Track worker hit by London Underground train

A track worker was hospitalized earlier this month after being hit by a London Underground train, it has been confirmed.

The worker suffered non-life-threatening injuries from the collision, which took place near Chalfont and Latimer station on the Metropolitan line.

The Rail Accident Investigation Branch (RAIB) has launched an investigation into the incident.

The train was traveling at around 25 mph at the time of the April 15 crash.

The worker was part of a group of three employees conducting a scheduled track inspection. This was to take place while the lines were open to traffic and with a working system in place to keep staff away from moving trains.

The RAIB investigation aims to identify the sequence of events that led to the accident and will take into account:

  • The actions of the persons concerned
  • The planned working system
  • Arrangements in place to schedule work where lines were open to traffic
  • Management of track worker skills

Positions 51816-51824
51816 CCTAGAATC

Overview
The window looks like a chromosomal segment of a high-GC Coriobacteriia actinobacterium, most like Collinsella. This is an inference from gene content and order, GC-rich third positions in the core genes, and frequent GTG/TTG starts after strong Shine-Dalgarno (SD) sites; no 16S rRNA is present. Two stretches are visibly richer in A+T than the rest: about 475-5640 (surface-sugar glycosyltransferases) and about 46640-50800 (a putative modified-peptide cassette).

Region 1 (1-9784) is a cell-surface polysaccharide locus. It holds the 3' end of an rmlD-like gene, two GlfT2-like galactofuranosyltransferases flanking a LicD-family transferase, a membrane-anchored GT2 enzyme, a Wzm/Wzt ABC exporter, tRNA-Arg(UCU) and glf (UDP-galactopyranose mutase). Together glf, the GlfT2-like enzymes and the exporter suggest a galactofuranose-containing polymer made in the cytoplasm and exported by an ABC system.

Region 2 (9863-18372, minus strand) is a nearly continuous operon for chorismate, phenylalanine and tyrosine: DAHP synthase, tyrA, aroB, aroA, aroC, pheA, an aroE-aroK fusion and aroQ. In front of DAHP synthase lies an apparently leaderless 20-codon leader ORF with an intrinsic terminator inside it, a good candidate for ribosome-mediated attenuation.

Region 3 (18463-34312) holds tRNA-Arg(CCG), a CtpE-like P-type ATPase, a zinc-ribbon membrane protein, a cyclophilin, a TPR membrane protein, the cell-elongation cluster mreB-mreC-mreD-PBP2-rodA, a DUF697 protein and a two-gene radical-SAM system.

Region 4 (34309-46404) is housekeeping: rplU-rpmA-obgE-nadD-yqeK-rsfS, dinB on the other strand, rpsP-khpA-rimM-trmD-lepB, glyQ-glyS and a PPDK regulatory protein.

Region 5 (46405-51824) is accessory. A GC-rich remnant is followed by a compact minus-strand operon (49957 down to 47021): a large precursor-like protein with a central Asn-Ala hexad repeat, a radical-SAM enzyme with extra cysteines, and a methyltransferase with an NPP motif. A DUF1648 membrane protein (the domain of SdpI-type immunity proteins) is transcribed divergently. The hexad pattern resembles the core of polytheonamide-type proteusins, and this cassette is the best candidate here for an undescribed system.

• Any relevant underlying factors

The RAIB will publish its findings, including any recommendations to improve safety, after the conclusion of the investigation.

TfL safety, health and environment manager Lilli Matson said: ‘Safety is our top priority so we were extremely concerned when a railway worker was involved in an incident with a train of the Metropolitan line while working near the track near Chalfont and Latimer station. It was a serious incident, but fortunately there were no serious injuries. Our thoughts are with those affected.

“As usual with an incident on the railway, the Office of Railways and Roads (ORR) and the RAIB will undertake an investigation to identify the cause of the accident and make recommendations. assist ORR and RAIB, we will undertake our own formal investigation.

Data released recently by workplace safety regulator the Health and Safety Executive revealed that a construction worker died last year after being hit by a moving vehicle.

Falls from heights remain the leading cause of on-site deaths, according to the data.

Alice F. Ponder